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Wisting Central prospect "probably rejected" without CSEM

Oct 17 | 2013
In an interview last month with the Norwegian trade journal GEO, former Chief Geophysicist Tor Veggeland at Spring Energy said the Wisting prospect probably would have been a no-go had CSEM data from EMGS not shown a clear anomaly there.
wisting well EM by EMGS_seismic shown with kind permission of TGS3
3D EM resistivity surface and 2D seismic (courtesy TGS) at the Wisting Central well location

In the September issue of GEO, Veggeland recalled why Spring Energy (now Tullow) decided five years ago to apply for a concession for production license 537.

Bet his career on Wisting

Veggeland is also known as the man who promised his geoscience colleagues that he would devote the remainder of his professional career to writing poetry if the Wisting Central well proved to be dry.

As is public knowledge since news of Wisting was announced 6 September this year, the well was drilled, proven to be a commercial discovery, and Veggeland's typewriter is for sale.

Exploration manager in Tullow Oil plc, Per-Gustav Granholm, was also interviewed, together with Veggeland, about the discovery made approximately 170 kilometres northeast of 7220/8-1 Johan Castberg and roughly 310 kilometres north of Hammerfest. OMV (Norge) AS is the operator of production license 537 with a 25% interest. Tullow, has a 20% interest.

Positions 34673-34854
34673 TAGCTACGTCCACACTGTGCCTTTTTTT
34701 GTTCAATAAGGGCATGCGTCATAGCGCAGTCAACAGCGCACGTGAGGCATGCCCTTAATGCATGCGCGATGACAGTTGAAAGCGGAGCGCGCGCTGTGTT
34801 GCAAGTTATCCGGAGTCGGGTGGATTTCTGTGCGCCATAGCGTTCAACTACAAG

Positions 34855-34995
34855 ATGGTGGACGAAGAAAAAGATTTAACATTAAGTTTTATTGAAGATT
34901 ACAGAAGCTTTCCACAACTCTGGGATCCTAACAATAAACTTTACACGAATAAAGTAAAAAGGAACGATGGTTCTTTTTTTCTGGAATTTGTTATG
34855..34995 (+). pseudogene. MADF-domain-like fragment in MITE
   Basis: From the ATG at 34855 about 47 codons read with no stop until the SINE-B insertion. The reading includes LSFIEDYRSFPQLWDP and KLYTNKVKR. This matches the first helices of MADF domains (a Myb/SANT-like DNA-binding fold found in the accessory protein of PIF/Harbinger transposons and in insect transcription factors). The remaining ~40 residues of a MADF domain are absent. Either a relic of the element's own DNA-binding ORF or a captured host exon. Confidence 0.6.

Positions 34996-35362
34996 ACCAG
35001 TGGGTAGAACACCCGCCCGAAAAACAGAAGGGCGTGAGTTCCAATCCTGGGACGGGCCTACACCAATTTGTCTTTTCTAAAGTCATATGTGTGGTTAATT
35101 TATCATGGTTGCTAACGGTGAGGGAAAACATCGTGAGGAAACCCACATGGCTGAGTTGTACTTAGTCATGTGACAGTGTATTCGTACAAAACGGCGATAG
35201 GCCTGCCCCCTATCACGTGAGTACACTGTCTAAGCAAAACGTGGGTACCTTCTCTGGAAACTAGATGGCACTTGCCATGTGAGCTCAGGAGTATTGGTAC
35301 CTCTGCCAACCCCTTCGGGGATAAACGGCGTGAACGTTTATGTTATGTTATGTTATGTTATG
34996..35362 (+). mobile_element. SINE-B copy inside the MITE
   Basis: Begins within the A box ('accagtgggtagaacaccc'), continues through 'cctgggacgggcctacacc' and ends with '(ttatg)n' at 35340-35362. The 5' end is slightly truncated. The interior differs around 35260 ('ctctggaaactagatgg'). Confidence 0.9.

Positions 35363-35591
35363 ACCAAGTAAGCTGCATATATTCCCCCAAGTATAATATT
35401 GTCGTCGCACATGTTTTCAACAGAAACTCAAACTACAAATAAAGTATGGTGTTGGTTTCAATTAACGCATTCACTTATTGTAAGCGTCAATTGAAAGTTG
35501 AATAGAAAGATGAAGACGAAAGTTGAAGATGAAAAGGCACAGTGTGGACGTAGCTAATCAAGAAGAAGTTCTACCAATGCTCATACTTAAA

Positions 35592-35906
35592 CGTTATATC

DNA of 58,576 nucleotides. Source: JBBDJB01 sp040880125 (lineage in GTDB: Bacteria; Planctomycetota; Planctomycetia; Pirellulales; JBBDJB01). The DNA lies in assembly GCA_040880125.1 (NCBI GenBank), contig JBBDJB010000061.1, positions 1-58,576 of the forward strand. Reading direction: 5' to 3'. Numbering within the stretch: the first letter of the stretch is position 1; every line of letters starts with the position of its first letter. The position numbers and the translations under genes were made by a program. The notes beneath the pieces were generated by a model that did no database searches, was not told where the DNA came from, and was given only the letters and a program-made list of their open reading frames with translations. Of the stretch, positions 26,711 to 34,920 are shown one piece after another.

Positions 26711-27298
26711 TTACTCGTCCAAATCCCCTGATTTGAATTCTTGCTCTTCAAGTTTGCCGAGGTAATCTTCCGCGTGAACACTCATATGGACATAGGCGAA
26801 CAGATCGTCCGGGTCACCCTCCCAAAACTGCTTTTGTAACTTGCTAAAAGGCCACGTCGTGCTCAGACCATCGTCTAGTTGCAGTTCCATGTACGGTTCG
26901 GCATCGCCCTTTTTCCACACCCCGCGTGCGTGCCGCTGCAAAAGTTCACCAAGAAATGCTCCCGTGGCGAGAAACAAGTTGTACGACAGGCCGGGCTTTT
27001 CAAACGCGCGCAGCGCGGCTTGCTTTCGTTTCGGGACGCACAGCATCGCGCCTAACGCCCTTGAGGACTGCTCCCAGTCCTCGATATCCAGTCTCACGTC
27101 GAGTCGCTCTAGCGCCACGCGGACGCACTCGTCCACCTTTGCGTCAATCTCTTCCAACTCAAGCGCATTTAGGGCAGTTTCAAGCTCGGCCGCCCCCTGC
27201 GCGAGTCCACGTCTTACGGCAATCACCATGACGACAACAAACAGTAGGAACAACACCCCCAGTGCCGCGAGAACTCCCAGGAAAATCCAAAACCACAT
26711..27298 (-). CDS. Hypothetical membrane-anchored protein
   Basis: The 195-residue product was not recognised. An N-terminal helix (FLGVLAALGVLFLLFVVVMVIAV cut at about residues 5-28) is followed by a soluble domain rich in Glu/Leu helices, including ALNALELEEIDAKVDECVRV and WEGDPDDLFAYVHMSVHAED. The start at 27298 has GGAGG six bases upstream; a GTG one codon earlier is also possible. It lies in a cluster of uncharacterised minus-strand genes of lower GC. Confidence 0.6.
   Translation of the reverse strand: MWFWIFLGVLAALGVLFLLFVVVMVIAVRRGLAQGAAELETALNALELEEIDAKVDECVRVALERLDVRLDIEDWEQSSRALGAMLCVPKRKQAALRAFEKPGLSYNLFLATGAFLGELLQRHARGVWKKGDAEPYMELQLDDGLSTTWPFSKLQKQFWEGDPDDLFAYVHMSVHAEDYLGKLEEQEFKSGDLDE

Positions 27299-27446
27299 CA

Steering clear of shallow gas

Granholm recalled how it felt to be one of the team of believers who had faith in the shallow prospect, just a few hundred metres below the seabed:

"We almost felt as if other companies were musing at this shallow prospect. In the industry, I think many people believed the seismic anomalies were caused by shallow gas, and that consequently, it was best to steer clear."

Fluid contact with good, AVO response

But for Veggeland and his colleagues in the geoscience team for the Barents Sea, it was the seismic data analysis, conducted on the basis of an amplitude anomaly over the prospect, that marked a turning point.

"We found a fluid contact with a good AVO response," Veggeland said. However, he also admitted that that it was difficult to place too much emphasis on it seeing that the fault ran from the presumed reservoir up to the bottom of the quaternary layers.

CSEM data from EMGS lit up the prospect

To gather more facts to better describe this interesting prospect, Spring Energy acquired CSEM data from EMGS. Veggeland remembered what the CSEM data showed:

"It really lit up across the structure, and it was then that we began to think that this could be an interesting prospect. But without the CSEM data, the prospect would probably have been rejected."

Source of article: "Oljefunn som bestilt" by Halfdan Carstens, GEO, September 2013. References to the GEO article have been made with the kind permission of GEO's editor.

GEO is a Norwegian trade journal dedicated to the geosciences, and published by GeoPublishing AS.